Type VI secretion
The type VI secretion system (T6SS) is a complex protein export pathway present in hundreds of known bacterial species. Our laboratory discovered that this pathway is utilized by bacteria to deliver toxin and effector proteins to neighboring bacterial cells. An interesting facet of the T6SS is that it targets cells of its own kind in addition to those of other species. Specialized cognate immunity proteins protect organisms against their own toxins.
A) Regulation – As a cell contact-dependent process that is energy intensive, the T6SS is tightly regulated. This is multifactorial, occurring at the transcriptional, translational and posttranslational levels. Our work has predominantly focused on posttranslational regulation governed by a eukaryotic-like signaling cascade. Recently, we identified a second, independently operating pathway.
B) Effectors – The activity of a secretion system is defined by its substrates. Using both proteomic and bioinformatic approaches, we have identified new families of T6S effectors. A major objective of our work in this area is to define the activities of these effectors at a molecular level under physiological conditions.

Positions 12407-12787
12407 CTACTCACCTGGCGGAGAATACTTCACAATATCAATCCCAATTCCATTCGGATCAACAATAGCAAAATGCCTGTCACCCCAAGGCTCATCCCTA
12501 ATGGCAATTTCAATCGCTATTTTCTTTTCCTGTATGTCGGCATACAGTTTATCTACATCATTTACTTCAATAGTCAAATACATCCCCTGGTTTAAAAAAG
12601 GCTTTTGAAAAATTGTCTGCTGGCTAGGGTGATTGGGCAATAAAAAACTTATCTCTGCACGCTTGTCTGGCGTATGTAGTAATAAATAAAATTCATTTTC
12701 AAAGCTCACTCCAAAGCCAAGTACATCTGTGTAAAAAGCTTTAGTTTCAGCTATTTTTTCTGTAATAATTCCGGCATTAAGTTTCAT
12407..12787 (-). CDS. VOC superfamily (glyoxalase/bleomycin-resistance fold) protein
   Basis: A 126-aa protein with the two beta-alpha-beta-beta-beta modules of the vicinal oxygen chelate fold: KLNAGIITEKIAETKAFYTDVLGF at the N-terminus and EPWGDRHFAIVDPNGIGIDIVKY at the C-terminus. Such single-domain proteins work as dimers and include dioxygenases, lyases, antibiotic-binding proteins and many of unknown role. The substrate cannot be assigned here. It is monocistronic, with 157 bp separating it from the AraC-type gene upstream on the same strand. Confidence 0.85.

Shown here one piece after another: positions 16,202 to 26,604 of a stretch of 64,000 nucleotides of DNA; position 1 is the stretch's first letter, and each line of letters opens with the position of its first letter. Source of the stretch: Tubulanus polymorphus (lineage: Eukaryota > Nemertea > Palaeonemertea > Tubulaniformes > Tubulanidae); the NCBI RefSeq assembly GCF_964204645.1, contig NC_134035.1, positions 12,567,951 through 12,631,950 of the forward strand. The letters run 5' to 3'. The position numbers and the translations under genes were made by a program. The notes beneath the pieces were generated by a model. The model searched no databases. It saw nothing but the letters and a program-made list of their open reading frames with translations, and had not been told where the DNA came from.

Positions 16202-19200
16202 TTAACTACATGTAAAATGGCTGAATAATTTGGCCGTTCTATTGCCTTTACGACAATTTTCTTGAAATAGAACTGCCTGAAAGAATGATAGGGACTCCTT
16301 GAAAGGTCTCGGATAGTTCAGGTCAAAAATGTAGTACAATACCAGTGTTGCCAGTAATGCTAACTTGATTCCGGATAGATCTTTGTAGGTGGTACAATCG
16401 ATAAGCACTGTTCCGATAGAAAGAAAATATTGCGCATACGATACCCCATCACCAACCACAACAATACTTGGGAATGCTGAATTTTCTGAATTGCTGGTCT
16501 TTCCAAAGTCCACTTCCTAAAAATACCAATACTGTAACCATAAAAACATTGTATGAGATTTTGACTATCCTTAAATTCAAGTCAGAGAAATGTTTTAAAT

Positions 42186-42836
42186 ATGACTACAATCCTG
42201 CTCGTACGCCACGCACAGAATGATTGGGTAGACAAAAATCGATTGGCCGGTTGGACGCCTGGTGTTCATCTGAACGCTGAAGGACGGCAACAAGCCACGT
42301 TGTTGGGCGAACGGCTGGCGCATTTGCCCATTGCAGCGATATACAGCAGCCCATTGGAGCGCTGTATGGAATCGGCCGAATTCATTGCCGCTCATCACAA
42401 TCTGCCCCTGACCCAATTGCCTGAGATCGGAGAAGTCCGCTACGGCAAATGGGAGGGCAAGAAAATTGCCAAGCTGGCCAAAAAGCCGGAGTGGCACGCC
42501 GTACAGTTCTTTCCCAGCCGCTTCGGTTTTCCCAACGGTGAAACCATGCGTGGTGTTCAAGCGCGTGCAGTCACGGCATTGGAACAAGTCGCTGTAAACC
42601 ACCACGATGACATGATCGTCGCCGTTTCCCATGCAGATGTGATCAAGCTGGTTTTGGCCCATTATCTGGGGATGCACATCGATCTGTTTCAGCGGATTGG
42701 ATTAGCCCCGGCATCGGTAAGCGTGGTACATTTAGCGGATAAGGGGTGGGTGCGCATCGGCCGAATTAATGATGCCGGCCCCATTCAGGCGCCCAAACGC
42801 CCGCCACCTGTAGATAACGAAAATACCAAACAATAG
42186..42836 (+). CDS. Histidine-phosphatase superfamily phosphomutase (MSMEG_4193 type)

C) Structure – Currently little is known structurally about the T6SS, including its individual components, its effectors, and its ultrastructure. We have dissected the structure-function mechanism of one T6S immunity protein, and we are currently pursuing high-resolution structures of other T6S components.
D) Pathogenesis – T6SSs are widespread among Gram-negative bacteria, including those that commonly exist in human polymicrobial communities. We are exploring the hypothesis that antagonistic interactions mediated by the T6SS could influence disease outcome. We are also analyzing the role of eukaryotic cell targeting T6SSs in infection.